Music lovers of a certain age conditioned to think of Pyotr Tchaikovsky as a second-rate composer may have stories of their own personal epiphanies, when the splendor of the music trounced such assertions as Paul Henry Lang's "Tchaikovsky does not belong to the company of the great of music" (1941) or Gerald Abraham's "Beginning with the Fourth Symphony and 'Eugene Onegin,' Tchaikovsky's music now reflects all the indulgent yearning and the garish exteriorization of a composer who can never refrain from wearing his heart on his sleeve" (1945). My awakening came in the early 1970s when I was asked to write program notes for his Fifth Symphony (a work with which I had no prior experience) and was blown away by the melodic inspiration, craftsmanship and drama of the piece.

    What happened in recent decades to cause a 180-degree shift in the critical estimation of Tchaikovsky? How could mid-century critics have gotten it so wrong? One person in a position to answer is the British musicologist David Brown, formerly professor at the University of Southampton and author of a previous four-volume biography of the composer, which, as he reminds us in this new one-volume book, is "the largest life-and-works of a Russian composer ever written anywhere -- including Russia itself." Yet his new book does not answer such questions. Instead of addressing concepts or polemics, it is pitched to the lay listener, for whom trends in criticism are peripheral matters at best. Tchaikovsky, in fact, was always popular with the general public, and Brown seeks to ensure that he will remain so.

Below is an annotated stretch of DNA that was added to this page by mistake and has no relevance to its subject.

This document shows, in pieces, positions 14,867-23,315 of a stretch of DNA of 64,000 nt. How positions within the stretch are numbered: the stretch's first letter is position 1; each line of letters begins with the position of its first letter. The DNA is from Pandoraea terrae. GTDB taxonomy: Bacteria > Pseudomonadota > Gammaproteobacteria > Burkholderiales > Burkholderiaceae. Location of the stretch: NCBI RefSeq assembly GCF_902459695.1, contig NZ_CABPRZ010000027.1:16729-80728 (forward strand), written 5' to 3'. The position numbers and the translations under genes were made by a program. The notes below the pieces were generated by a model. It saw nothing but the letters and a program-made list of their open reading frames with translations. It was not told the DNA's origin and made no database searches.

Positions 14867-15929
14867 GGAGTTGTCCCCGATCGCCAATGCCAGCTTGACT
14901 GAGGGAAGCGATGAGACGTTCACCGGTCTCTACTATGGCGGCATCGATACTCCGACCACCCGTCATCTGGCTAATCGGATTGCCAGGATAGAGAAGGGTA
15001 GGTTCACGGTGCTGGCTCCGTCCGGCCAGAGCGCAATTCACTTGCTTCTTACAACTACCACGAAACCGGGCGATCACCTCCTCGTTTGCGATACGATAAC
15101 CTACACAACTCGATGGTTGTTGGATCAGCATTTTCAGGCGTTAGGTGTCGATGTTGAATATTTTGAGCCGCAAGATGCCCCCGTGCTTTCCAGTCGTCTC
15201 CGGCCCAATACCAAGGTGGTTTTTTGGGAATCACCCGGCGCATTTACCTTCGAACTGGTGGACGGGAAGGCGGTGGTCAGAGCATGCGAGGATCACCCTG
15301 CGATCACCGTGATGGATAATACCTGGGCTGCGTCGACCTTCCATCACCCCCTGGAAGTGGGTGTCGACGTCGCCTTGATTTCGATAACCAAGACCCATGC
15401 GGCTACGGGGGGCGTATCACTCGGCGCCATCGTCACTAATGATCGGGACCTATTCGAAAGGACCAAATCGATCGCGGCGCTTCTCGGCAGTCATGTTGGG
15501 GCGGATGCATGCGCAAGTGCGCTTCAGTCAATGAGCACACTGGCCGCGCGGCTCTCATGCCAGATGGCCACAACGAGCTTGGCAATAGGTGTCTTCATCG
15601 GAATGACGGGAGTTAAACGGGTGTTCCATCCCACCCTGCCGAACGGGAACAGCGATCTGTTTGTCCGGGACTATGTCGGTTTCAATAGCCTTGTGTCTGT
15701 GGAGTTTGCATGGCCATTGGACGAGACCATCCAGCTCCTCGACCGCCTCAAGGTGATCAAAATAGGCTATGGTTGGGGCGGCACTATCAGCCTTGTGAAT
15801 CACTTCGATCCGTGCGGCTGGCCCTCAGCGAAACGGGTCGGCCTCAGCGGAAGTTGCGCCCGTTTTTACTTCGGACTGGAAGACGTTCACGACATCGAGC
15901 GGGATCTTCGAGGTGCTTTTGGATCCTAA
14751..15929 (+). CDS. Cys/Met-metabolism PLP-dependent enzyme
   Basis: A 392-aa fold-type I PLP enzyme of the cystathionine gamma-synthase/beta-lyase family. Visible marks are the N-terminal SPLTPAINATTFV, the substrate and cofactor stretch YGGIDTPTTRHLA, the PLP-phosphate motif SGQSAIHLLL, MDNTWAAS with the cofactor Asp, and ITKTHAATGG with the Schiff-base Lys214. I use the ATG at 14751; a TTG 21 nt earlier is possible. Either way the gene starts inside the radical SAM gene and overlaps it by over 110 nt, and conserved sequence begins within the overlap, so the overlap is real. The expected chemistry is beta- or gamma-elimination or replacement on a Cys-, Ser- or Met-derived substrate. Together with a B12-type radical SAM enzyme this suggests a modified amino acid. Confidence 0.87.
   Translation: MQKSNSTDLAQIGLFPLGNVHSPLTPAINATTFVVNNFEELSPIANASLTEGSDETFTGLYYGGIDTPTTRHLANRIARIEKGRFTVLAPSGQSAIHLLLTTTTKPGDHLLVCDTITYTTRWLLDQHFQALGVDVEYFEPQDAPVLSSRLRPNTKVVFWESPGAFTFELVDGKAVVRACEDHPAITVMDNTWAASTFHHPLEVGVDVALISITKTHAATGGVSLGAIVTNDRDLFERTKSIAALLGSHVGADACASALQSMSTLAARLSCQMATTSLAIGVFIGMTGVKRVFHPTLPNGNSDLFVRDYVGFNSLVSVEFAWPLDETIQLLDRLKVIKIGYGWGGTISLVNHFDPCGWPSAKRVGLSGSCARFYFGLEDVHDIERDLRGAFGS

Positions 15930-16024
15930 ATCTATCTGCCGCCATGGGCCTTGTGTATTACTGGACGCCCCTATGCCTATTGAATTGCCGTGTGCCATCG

Brown keeps technical jargon to a minimum in musical discussions, which are laced through an account of Tchaikovsky's life. As a sign of user-friendliness, he sets forth his list of the composer's "top dozen" works. (In fact, there are 17, because some entries have alternates, e.g., "'Eugene Onegin' or 'The Queen of Spades.'") All works discussed are subjected to a ranking system -- one to five stars (few win under three stars.) Printed musical examples apparently being deemed the province of scholarly endeavors, there are none, although they could jar one's memory of familiar theme -- didn't any of Brown's hypothetical readers play an instrument or sing in a church choir? Footnotes are also dispensed with, though there is a comprehensive index.